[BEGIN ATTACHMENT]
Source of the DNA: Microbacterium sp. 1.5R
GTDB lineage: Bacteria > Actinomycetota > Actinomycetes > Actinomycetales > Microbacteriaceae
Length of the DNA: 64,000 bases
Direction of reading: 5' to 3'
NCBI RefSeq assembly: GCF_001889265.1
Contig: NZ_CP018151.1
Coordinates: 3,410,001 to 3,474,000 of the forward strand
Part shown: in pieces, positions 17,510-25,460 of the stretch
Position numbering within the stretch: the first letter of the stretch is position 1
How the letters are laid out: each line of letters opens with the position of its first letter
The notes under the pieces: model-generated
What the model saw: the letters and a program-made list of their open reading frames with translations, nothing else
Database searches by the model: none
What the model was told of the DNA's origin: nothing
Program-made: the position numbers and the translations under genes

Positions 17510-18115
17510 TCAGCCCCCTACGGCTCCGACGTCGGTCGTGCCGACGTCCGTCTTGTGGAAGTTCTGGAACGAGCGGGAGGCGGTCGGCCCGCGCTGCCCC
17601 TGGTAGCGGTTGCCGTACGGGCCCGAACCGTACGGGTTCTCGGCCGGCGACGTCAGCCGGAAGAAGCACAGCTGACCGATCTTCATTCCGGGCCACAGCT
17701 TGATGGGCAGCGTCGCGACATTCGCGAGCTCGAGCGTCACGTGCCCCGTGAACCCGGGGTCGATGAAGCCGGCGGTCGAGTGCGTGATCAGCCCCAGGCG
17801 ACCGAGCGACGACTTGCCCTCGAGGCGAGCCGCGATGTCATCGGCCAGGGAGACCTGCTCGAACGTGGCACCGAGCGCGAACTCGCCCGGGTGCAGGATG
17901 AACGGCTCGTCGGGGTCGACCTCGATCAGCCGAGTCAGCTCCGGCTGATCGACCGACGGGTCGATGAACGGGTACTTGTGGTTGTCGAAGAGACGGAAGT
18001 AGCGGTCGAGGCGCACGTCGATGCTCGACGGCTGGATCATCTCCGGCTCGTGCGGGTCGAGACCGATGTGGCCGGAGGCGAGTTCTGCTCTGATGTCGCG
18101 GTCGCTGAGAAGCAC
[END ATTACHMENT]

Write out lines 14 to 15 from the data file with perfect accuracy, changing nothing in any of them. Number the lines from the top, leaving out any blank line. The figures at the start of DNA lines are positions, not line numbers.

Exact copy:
What the model was told of the DNA's origin: nothing
Program-made: the position numbers and the translations under genes